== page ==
Cross Border terrorism in India – UPSC

In this article, You will read Cross Border terrorism in India – for UPSC IAS.

The term ‘cross-border’ implies a movement or an activity across a border between the two countries. Cross-Border Terrorism is a form in which the soil of one country is used to create terror in bordering countries. As a grey zone conflict, it is an undeclared war and considered to be the highest form of strategy to bleed a nation for a prolonged period by small efforts.

Cross Border terrorism

  • A common definition of terrorism is the systematic use or threatened use of violence to intimidate a population or government for political, religious, or ideological goals.
  • India is a physiographical diverse country and is a part of Indian sub-continent. India is sharing its border with seven international countries. Therefore, providing the porous borders.
  • The different types of administration, radical and linguistic diversity exists simultaneously and diverse religion create different types of ideology, customs and trade which was first studied by cultural geographers like Carl O Snover.
  • Cross border terrorism is a new approach identified by political geographers due to identification of international borders and frontiers.
  • When the soil of one country is used to create terror or engage in terrorism against its neighbouring countries across the border for political, religious, or ideological goals, then it is termed as Cross border terrorism.
  • In Cross border terrorism a person of ethnic group illegally enters without the permission of government, with the aim of violence and to create the instability in geographical region.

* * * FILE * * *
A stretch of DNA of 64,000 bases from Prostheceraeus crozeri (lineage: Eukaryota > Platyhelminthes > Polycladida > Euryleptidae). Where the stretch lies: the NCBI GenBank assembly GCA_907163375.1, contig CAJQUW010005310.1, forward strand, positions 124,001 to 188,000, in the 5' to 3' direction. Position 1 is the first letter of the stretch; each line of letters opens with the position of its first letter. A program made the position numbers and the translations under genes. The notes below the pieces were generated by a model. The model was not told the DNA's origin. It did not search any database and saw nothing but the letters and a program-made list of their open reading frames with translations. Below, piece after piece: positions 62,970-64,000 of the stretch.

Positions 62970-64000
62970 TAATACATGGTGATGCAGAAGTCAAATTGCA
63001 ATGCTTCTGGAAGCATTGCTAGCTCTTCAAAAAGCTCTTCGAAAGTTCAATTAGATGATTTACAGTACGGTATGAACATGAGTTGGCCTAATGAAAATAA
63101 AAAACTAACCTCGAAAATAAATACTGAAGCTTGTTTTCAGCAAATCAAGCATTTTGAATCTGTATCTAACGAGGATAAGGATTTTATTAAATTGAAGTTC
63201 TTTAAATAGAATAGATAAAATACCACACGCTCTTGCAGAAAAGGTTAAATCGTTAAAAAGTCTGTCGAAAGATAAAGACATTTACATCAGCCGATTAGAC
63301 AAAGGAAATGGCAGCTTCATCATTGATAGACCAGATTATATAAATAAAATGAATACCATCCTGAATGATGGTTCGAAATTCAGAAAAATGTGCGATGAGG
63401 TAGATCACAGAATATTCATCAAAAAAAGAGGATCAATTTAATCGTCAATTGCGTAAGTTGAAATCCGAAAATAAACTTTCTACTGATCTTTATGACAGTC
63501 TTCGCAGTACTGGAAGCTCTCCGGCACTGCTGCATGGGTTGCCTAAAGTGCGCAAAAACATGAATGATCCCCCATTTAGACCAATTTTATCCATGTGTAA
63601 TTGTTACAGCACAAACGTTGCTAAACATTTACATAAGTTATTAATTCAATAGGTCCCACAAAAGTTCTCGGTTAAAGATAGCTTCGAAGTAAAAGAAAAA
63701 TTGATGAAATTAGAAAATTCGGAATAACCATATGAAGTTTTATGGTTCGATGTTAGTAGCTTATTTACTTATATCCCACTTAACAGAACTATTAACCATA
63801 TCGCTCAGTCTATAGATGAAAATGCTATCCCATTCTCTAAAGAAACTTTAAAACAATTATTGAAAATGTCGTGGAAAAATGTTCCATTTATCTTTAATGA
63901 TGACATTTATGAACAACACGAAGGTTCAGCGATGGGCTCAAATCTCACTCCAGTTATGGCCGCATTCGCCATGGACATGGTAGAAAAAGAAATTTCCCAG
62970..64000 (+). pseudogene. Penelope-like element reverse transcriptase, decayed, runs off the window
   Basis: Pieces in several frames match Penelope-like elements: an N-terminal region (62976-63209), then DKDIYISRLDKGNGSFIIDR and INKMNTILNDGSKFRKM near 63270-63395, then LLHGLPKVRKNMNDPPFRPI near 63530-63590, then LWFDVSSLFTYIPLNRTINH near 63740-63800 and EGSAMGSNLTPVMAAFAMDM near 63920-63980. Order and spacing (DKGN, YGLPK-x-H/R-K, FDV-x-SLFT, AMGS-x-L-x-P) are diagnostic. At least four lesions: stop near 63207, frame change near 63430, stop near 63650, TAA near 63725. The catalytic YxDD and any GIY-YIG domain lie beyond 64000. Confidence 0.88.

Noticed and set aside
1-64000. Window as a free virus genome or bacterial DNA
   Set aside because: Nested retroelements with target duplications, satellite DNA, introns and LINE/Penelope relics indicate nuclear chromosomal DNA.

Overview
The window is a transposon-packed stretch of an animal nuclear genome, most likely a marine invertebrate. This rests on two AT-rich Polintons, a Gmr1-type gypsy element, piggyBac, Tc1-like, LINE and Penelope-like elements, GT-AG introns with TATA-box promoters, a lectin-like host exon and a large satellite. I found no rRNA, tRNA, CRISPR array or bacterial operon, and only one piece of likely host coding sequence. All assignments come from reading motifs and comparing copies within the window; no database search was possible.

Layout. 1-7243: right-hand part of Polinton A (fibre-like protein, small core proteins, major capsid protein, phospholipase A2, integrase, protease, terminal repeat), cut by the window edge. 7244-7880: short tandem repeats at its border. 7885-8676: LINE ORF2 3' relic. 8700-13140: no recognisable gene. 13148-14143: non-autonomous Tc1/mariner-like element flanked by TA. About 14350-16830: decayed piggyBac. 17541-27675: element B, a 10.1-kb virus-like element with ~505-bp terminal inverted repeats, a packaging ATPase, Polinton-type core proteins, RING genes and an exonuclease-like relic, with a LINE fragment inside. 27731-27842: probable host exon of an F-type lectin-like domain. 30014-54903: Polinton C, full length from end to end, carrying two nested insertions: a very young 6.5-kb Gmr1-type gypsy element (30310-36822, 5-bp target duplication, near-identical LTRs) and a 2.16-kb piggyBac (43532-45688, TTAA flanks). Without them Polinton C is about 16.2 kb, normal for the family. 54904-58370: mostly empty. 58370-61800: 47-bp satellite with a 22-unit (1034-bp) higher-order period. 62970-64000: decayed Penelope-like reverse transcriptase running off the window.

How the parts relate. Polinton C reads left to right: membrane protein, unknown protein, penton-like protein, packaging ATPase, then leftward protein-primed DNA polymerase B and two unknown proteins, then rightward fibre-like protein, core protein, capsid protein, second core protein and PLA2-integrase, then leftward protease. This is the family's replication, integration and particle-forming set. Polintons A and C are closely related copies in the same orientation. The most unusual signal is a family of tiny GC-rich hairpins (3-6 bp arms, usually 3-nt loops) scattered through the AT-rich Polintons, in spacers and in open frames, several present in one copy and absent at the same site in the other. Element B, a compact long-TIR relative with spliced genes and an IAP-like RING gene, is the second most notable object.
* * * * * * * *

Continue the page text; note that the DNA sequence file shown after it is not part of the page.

• According to geographers centripetal forces are responsible for the creation of borders, which is necessary for maintaining, identity and sovereignty.
  • Geographers identified various reasons responsible for cross border terrorism like strategic location of the place, regional aspiration, radicalism, or climate or economic geology of a place.
  • For e.g. the cross border terrorism in North East India is guided by the demand of separation especially by Nagaland people. The cross border terrorism from Pakistan and Bangladesh has radical thinking while the intrusion from Nepal is guided by Maoist ideology.
Cross Border terrorism
Indian Border  
India has 15,106.7 kms of land border and a coastline of 7,516.6 kms including island territories.  
Out of the total 29 states of India except for six states (Madhya Pradesh, Chhattisgarh, Jharkhand, Telangana, Delhi, and Haryana), the rest all states have either maritime boundary or land border with other nations.  
India has land borders with countries: Pakistan, Afghanistan (PoK), China, Nepal, Bhutan, Myanmar, and Bangladesh.  
India has maritime borders with seven countries: Bangladesh, Indonesia, Myanmar, Pakistan, Thailand, Sri Lanka, and the Maldives.  
india chronic conflicts map - Cross Border terrorism in India
Cross Border terrorism in India
  • Other causes of cross border terrorism:
    • Technological advancement especially in terms of communication links which led to the availability of more sophisticated weapons, cell phones and high speed internet connections to the radical groups.
    • Present terrorist groups are more diffused in their structure with increase in their sleeper cells and various local groups.
    • State sponsorship to various terrorist organisation and discriminating terrorists organisations as good terrorist and bad terrorists. E.g. good and bad Taliban.
    • Extreme sense of fundamentalism and ideological leaning towards fundamental groups.
    • Bad governance and deprivation.
  • According to some political geographers, the developing nature of India and as per the model provided by Rostov, India is converting from developing to developed stage and is guided by high investment and manufacturing activities.